“Jill and I tried finding you a few times over the years,” I said.

“I moved around a lot,” he said. “Out west, then Florida, Georgia. Wasted years at the bottom of a bottle of booze. Finally settled here and was saved.”

He stood there with his hand on the trash barrel, staring at me until the silence made me uncomfortable.

“Any good fishing around here?” I asked.

He shook his head. “Everything’s too growed up. Used to go up the Chesapeake, but even that’s petered out.”

“You remember that fishing trip we took that time?”

“Which time was that?”

“To Flicksburg.”


“No, Flicksburg. Up north. You paid that old guy five bucks to borrow his boat? We ate in that old hotel and you let me sip your beer.”

He shook his head. “Don’t remember. I’m not that man anymore. I become a better man through Christ.”

“That was the only time you took me anywhere,” I said. The words just came out of me, almost reflexively.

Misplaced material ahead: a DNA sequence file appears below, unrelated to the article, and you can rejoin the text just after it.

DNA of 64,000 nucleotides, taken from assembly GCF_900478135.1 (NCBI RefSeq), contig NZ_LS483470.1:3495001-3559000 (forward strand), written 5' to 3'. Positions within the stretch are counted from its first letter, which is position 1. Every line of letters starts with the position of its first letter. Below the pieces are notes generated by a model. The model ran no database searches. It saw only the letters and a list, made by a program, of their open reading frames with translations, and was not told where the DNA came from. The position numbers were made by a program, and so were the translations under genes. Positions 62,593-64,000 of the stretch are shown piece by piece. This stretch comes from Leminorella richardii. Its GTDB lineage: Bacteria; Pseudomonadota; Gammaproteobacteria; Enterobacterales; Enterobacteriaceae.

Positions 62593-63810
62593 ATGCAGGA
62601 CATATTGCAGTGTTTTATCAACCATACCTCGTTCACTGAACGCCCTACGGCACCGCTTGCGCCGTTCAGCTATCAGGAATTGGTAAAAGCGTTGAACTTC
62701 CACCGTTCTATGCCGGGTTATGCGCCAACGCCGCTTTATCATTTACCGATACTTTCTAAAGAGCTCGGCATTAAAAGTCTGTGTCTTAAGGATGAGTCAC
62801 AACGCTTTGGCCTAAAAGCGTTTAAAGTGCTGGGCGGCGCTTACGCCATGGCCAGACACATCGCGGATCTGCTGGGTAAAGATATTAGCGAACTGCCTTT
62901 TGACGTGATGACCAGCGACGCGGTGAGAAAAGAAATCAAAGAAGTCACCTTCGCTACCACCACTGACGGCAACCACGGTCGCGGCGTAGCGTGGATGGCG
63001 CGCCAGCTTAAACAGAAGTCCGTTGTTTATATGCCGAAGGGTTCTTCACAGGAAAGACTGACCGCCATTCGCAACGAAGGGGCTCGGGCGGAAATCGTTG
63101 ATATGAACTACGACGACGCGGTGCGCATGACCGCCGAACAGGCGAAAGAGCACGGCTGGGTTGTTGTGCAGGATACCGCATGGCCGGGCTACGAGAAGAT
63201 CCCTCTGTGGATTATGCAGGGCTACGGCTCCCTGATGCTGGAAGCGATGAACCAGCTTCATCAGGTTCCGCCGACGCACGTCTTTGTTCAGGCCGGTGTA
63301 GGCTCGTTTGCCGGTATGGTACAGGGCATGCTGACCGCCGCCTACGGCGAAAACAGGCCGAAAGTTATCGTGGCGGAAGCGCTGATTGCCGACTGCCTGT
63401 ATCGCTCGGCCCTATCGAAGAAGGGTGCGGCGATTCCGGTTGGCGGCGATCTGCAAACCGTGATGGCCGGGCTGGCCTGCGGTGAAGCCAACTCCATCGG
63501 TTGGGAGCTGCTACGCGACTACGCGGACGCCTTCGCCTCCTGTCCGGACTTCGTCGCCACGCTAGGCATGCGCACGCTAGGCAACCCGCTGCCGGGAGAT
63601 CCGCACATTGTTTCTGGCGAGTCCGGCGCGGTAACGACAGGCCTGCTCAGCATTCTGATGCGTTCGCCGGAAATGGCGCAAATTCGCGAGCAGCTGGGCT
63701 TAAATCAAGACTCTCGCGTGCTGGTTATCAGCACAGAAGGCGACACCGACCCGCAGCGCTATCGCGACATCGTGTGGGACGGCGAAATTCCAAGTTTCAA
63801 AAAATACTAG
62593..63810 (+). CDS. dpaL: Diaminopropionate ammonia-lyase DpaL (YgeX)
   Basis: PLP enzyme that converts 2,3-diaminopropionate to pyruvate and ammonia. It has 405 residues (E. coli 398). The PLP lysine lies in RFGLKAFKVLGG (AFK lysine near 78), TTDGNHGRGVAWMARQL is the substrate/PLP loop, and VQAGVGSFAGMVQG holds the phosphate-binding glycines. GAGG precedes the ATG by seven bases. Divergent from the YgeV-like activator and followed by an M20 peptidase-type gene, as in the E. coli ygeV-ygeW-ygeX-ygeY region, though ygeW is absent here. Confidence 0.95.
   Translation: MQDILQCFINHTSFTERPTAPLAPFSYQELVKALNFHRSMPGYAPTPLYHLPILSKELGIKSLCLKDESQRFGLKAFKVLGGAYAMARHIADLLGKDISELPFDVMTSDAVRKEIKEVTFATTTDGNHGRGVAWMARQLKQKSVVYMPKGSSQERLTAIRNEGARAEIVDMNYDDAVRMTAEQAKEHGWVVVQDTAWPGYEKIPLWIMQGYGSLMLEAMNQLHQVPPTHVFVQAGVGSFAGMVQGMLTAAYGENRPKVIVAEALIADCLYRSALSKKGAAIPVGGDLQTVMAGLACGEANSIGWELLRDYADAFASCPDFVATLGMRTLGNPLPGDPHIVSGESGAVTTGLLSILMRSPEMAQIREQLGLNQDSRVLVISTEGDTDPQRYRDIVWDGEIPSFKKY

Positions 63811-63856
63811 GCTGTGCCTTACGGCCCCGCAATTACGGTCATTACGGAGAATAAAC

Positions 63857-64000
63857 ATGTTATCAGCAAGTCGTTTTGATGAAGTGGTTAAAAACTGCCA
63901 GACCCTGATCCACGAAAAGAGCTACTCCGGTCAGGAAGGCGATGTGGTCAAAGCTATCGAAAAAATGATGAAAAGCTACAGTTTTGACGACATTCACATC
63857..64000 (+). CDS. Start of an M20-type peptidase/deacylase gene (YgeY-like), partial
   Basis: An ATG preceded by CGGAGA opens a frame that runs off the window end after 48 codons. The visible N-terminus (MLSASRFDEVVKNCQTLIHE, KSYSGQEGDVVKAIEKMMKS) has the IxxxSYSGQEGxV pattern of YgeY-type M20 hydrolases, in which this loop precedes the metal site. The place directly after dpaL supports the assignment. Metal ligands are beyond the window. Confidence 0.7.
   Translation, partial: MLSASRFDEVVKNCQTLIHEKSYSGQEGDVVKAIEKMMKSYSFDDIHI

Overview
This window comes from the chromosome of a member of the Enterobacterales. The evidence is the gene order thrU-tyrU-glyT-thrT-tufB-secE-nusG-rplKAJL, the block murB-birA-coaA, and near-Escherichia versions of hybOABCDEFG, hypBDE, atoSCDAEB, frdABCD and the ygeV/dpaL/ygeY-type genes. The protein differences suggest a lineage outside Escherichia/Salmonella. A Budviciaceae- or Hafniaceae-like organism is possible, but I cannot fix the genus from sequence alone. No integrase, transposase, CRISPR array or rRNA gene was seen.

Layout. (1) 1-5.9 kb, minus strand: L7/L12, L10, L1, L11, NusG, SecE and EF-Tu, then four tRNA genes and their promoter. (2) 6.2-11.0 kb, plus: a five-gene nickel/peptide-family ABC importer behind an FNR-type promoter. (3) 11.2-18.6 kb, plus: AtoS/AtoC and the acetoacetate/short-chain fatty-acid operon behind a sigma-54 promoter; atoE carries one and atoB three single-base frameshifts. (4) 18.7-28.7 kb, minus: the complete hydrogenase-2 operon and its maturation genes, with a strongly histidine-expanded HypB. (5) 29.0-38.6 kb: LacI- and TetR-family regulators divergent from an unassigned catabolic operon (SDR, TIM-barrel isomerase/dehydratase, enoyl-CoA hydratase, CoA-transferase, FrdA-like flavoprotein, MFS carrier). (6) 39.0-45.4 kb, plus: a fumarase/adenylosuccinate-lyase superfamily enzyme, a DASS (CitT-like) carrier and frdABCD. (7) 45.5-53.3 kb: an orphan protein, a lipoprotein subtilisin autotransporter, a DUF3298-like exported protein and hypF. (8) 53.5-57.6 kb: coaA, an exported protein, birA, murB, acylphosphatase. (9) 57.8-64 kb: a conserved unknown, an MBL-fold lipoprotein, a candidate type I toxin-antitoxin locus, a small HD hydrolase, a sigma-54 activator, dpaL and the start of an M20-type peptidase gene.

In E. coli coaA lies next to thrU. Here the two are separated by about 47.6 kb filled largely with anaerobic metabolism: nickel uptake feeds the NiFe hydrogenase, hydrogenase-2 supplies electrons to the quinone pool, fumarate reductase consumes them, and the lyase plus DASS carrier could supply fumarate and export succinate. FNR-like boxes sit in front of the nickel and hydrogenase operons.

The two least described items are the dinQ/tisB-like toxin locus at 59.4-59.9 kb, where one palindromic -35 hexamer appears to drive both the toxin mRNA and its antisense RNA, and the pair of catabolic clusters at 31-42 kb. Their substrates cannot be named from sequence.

“I took you kids lots of places,” he said.

“No. No, you didn’t, Dad.”

He shrugged. “You got a family?”

“No, just me. I was married but it didn’t work out. Never had kids,” I said. “Well, not yet. Maybe someday.”

“It’s easy to criticize when you never done something.”

“Anyway,” I said, “what time do you get out of here? Maybe we could grab a drink. Catch up some more. I wish I had more time, but I’m checking out first thing tomorrow.”

“I don’t drink no more. Quit years ago.”

“Okay, then. How about dinner?”

He considered the idea and said, “I’m through here at six.”

“Great. It’ll be my treat.”

“Son,” he said. “Have you accepted Jesus Christ as your lord and savior?”

“I’m not very religious.”

“Don’t you go to church no more?”

I shook my head.

“Your mom took you and Jilly every Sunday when you was kids. Me, I watched wrestling on the sofa, hung over. I’m ashamed of that now. Your mom had the sense to throw me out and raise you kids right.”